- Indiana recently abolished the inventory tax, a major tax on businesses. That means there is a major tax shift from businesses to homeowners this year.
- Marion County was forced to raise local property taxes to pay for State-mandated costs for child welfare.
- The state capped the "property tax replacement credit," which used to provide annual property tax relief to people across the state, two years ago.
- The majority of your bill comes from other units of government the mayor does not control, such as your township government, your school corporation and the State of Indiana.
- Mayor Peterson has done everything possible to make sure that City government did not contribute to the property tax problem. Among many other things, he ordered $83 million in budget cuts (2003-06 budgets), froze salaries for bi-weekly city employees (2004-06 budgets), and merged local police departments and fire departments, which already have saved millions. Without consolidation, take hikes would be even larger!
- As a result, the City government portion of your property tax bill actually shrank from nearly 30% in 2000 to below 24% today!
- The officials with the most ability to lower your property taxes are in Indiana state government.
Where to begin? Mayor Peterson is absolutely correct that the Indiana legislature did away with the business inventory tax, removing about $80 million in local tax revenues. What he doesn't tell you is that he was urged by the state to consider an increase in the county option income tax to offset the lost business inventory tax revenues. This move would have avoided any shift from businesses to homeowners because of the elimination of the inventory tax. Equally as important was the failure of Marion Co. Assessor Greg Bowes (D) to apply equalization factors to Marion County's grossly under-assessed business/commerical property as urged by the state to alleviate the massive tax burden shift to residential property owners which occurred this year.
Next, he complains that Marion Co. had to raise taxes to pay for state-mandated child welfare costs. There were proposals before the legislature this year which would have shifted these state-mandated costs from local property taxes to the state budget. House Speaker Pat Bauer (D) refused to consider a comprehensive approach to property tax reform such as proposed by Sen. Luke Kenley (R). Instead, he came up with a band-aid scheme to fund short-term property tax relief by offering horse race track owners the opportunity to turn their race tracks into racinos by offering slot machines to their customers. The $500 million in promised tax relief generated by this gambling scheme probably won't arrive in taxpayer's mailboxes until next spring, if at all, and will barely put a dent in the huge tax burdens many homeowners are being forced to shoulder this year.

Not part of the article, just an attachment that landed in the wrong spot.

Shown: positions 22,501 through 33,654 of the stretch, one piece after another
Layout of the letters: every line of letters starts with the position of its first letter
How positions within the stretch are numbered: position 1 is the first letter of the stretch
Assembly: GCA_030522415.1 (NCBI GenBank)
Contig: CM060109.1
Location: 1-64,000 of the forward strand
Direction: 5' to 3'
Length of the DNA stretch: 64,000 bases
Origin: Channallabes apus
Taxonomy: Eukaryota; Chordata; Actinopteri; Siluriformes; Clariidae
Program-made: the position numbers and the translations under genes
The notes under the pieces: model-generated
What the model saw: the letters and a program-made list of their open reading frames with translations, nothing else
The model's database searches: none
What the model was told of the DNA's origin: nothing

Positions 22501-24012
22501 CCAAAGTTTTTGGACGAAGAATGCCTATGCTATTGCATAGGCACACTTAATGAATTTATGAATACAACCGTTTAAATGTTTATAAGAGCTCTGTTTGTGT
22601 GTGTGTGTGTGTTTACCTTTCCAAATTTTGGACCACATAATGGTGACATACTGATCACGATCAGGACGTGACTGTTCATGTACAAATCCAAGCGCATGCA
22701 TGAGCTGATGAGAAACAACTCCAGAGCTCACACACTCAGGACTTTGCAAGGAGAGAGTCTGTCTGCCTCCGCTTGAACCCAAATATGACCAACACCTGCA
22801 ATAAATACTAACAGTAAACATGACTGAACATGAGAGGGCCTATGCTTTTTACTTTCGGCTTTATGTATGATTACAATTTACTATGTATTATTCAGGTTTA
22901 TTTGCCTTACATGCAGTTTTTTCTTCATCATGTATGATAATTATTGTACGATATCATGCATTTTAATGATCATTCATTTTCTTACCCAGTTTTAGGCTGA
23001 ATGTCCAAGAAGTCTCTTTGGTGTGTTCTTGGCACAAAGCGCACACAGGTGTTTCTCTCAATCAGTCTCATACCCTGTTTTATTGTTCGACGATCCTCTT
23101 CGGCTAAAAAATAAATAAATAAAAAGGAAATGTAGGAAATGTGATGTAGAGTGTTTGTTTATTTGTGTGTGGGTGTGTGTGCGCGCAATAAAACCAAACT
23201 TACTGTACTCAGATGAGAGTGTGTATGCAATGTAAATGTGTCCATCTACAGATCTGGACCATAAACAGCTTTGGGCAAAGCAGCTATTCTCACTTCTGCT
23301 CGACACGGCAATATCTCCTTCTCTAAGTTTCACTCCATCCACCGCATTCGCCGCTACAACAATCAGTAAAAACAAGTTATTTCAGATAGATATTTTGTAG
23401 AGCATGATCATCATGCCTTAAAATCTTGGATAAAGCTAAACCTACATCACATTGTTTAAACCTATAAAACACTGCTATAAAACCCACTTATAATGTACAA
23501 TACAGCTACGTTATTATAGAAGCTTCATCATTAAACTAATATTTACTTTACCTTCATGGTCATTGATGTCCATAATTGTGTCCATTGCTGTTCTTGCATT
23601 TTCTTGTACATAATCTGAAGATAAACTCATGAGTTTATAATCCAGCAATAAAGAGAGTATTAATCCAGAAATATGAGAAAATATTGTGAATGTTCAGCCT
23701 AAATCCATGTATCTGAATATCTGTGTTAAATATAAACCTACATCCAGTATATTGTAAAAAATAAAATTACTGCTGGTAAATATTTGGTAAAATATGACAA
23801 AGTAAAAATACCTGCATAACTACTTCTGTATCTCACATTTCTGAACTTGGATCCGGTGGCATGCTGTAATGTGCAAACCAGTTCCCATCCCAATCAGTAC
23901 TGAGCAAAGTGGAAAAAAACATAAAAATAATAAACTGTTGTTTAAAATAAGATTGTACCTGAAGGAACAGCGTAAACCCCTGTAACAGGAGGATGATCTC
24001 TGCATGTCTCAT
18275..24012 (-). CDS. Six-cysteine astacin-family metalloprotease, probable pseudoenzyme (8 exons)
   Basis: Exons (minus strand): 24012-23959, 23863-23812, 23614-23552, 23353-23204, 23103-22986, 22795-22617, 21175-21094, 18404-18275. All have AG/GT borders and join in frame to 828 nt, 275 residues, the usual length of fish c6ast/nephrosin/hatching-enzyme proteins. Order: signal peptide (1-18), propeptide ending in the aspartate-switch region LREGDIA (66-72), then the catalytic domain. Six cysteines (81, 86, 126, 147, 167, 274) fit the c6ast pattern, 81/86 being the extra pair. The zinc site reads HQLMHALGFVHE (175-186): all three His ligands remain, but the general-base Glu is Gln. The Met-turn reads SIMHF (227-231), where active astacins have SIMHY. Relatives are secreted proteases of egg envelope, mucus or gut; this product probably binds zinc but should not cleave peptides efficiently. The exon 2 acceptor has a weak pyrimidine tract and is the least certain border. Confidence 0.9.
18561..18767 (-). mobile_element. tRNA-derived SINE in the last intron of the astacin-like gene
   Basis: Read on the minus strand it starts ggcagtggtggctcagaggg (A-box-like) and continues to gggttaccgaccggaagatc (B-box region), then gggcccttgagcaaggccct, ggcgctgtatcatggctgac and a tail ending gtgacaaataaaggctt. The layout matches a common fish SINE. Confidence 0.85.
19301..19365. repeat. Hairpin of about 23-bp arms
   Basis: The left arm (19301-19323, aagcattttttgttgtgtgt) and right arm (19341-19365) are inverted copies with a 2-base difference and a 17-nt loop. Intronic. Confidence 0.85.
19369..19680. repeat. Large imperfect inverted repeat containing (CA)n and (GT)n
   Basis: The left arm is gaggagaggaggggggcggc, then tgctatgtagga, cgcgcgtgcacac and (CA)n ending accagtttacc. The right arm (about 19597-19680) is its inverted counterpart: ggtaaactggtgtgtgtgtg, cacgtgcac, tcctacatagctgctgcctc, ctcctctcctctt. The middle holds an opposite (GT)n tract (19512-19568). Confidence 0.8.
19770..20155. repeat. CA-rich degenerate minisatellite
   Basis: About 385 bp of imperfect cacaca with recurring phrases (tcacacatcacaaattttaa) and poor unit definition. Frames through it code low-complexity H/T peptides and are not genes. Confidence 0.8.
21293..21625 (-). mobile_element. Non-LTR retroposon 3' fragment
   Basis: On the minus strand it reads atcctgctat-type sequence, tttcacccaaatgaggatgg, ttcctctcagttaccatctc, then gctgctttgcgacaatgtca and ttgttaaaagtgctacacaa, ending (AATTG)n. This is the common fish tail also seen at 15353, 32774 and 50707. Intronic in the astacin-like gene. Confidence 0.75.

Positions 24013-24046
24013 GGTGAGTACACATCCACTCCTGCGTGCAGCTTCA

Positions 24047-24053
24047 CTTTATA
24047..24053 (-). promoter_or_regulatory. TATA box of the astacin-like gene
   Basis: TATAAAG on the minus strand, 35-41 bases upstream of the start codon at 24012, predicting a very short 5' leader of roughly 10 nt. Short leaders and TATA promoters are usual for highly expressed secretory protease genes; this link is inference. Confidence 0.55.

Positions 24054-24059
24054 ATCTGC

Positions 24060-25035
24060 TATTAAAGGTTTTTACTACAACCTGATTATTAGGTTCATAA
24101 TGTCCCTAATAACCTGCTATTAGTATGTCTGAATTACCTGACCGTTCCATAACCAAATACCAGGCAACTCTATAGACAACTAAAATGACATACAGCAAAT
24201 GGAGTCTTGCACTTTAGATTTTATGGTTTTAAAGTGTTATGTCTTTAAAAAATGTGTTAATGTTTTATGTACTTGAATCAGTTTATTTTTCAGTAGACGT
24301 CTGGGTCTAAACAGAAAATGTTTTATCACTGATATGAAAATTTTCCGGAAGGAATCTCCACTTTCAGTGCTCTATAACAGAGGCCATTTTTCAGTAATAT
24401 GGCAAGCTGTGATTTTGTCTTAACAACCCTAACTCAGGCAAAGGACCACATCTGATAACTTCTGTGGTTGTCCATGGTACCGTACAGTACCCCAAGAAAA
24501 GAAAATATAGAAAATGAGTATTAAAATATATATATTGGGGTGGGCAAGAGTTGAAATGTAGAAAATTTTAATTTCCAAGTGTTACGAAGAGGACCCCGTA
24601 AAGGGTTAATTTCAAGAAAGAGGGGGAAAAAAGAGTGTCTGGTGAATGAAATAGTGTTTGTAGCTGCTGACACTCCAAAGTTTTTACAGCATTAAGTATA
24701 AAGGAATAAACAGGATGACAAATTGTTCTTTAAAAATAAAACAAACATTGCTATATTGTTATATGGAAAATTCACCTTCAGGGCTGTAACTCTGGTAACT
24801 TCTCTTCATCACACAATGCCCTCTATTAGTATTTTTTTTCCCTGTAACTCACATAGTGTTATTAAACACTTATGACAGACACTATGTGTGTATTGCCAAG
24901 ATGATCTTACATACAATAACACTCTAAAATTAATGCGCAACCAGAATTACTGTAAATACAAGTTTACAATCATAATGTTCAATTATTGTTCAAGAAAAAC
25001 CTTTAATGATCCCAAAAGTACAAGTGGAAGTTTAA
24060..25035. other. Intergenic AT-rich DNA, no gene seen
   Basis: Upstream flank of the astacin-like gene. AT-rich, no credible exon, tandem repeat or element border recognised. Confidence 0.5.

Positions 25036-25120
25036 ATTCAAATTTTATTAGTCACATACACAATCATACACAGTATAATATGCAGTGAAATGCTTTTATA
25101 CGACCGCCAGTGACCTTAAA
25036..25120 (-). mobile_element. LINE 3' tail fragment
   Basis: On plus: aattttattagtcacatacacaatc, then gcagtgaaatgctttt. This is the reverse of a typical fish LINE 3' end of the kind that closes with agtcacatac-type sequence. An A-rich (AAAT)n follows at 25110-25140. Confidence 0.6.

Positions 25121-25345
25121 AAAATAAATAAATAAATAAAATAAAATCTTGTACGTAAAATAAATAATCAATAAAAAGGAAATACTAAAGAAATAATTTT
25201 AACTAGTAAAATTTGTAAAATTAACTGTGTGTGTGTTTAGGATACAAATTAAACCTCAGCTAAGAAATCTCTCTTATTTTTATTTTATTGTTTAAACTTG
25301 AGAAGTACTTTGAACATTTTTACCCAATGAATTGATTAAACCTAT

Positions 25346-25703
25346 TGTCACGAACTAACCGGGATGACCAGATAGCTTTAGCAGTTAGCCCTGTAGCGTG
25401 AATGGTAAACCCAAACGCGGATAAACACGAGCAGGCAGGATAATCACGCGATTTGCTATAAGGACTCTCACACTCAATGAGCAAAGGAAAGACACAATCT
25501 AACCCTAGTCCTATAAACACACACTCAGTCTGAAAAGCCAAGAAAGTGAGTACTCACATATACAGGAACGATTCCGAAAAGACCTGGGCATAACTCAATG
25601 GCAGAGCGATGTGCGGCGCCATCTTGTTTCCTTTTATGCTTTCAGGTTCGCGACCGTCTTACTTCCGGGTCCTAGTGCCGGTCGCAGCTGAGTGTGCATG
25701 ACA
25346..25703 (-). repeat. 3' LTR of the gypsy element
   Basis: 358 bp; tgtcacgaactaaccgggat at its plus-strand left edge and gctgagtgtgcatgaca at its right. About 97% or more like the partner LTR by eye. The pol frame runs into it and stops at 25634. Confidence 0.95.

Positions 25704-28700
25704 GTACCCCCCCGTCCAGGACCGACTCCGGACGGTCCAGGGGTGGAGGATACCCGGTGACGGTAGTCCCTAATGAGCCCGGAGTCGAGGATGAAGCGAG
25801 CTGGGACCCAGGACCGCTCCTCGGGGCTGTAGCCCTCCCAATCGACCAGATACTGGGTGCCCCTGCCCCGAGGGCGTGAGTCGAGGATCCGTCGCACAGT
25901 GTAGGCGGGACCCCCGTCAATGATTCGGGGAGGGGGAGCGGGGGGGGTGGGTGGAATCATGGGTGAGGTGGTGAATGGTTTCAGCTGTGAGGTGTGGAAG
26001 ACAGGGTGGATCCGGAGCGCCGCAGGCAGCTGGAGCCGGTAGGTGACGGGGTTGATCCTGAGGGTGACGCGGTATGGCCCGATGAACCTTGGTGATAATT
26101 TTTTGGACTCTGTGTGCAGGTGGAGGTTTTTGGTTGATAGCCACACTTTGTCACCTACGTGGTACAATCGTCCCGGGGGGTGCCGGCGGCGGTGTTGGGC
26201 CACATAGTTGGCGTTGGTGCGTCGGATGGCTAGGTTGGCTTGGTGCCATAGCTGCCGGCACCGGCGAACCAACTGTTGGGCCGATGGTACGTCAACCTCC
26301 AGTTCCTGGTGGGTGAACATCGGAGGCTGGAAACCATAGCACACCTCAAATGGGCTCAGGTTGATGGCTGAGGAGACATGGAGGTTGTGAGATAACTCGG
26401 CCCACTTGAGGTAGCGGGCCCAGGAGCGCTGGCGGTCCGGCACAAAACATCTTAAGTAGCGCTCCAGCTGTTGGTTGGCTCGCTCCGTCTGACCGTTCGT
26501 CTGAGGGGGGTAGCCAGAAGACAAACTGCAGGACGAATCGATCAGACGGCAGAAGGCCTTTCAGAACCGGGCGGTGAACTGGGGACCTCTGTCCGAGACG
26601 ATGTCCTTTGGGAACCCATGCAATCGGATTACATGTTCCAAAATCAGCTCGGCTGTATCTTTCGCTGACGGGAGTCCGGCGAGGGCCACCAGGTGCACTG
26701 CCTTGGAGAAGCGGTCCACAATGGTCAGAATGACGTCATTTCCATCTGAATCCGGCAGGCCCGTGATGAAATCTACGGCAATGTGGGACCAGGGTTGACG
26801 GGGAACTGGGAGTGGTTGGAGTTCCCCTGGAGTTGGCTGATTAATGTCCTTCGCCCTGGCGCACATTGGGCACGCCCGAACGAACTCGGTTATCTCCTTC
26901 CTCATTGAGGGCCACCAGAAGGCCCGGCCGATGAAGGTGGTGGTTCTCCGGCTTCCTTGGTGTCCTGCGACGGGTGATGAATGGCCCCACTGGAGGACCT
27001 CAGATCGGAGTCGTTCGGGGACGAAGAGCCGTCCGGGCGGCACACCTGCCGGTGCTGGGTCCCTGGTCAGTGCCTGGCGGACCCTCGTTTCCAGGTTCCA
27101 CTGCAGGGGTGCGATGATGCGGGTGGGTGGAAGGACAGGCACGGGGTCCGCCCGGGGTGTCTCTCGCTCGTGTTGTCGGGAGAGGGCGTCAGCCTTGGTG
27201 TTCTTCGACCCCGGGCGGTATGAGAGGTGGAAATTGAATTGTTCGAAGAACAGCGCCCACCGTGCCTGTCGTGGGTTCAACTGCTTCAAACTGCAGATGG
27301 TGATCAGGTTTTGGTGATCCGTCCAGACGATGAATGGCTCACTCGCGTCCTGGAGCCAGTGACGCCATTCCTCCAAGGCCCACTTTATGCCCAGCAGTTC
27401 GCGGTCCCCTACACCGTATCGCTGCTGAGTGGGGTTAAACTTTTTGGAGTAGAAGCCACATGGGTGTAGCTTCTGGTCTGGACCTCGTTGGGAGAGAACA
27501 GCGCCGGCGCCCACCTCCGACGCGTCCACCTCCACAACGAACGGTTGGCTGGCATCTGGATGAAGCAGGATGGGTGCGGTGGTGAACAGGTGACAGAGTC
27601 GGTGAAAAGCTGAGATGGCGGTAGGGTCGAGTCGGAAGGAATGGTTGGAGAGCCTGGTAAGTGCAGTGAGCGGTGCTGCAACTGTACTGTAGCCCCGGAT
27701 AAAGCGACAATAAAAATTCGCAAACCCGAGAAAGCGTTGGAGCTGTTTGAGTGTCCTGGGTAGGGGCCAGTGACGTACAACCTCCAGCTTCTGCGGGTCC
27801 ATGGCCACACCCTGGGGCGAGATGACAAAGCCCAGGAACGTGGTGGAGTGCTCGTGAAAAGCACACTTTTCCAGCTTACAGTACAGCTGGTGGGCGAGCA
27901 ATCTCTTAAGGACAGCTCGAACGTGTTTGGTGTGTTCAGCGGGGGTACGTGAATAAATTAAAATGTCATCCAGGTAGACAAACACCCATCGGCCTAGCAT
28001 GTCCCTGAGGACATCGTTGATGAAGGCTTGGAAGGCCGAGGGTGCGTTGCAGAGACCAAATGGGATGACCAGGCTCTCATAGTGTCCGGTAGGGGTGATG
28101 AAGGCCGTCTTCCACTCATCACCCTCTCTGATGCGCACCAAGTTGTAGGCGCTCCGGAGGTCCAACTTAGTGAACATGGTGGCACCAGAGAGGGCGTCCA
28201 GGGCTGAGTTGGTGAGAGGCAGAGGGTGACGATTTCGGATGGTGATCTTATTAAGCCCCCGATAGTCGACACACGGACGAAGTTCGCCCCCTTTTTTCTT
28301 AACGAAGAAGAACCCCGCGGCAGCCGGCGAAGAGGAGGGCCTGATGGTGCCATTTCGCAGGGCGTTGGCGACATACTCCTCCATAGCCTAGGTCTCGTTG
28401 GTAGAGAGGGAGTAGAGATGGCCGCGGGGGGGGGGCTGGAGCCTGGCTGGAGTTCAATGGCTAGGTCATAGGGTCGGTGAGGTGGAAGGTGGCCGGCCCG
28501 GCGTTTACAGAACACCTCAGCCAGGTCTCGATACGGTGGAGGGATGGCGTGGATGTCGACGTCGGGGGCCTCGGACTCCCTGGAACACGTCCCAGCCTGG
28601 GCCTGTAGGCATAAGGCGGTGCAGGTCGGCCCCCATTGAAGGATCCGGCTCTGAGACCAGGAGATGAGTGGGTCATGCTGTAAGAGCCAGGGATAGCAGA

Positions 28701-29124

Mayor Peterson complains that the state capped the property tax replacement credit, which means the state-funded relief for property taxes isn't as great as it otherwise should have been. What Mayor Peterson doesn't tell you is that the state subsidized Marion Co. to the tune of nearly $330 million last year alone to provide property tax subsidies to businesses. If the state hadn't offered that mammoth subsidy, your tax bills would be dramatically higher than what they already are.
Mayor Peterson is absolutely correct when he says that a majority of your tax bill is made up of taxes levied by other units of government. Schools, in particular, make up about half of your tax bill. These other taxing units are dependent upon property tax revenues from the same tax base as the city-county government. The city-county government, however, gets to make decisions which can adversely impact the other taxing units' property tax collections. Tax abatement and TIF incentives for businesses are controlled, at least indirectly, by Mayor Peterson. Essentially, these other taxing units simply increase their tax levies to make up for the loss of property tax revenues, thereby shifting tax burdens from businesses to homeowners. Unlike these other taxing units, Mayor Peterson can tap sales, food & beverage, hotel and other taxes and fees to finance city-county government to offset declining property tax revenues.
Mayor Peterson once again makes claims that he has squeezed out millions in savings through budget cuts and through police consolidation. The proof is in the pudding, however. Both city and county property taxes have increased dramatically this year along with those of other taxing units. The truth is he cannot substantiate the millions he claimed in savings from police consolidation. Even more insulting is Mayor Peterson's misleading claim that the city government portion of your tax bill shrank "from 30% in 2000 to 24% today". Hell, shifting IPD's budget to the county sheriff's budget alone achieved that reduction.
Ultimately, Mayor Peterson is right in saying that the Indiana state legislature has the most ability to lower your property taxes. That's because local government leaders like him use smoke and mirrors to piece together their budgets, assume no responsibility for the decisions of unelected boards and commissions appointed by these same local government leaders who make decisions which increase your property taxes (e.g., Metropolitan Development Commission and Marion County/Indianapolis Library Board) and then dump their problems on property owners to solve--the answer always being higher taxes to fuel their bad spending decisions. So yes, if you want to change the irresponsible decision-making of elected leaders like Mayor Peterson, you need a state-mandated solution to place real controls on taxing and spending at the local level. Unfortunately, the only changes Mayor Peterson has in mind is to have the state pick up a greater share of the tab for his fiscal irresponsibility.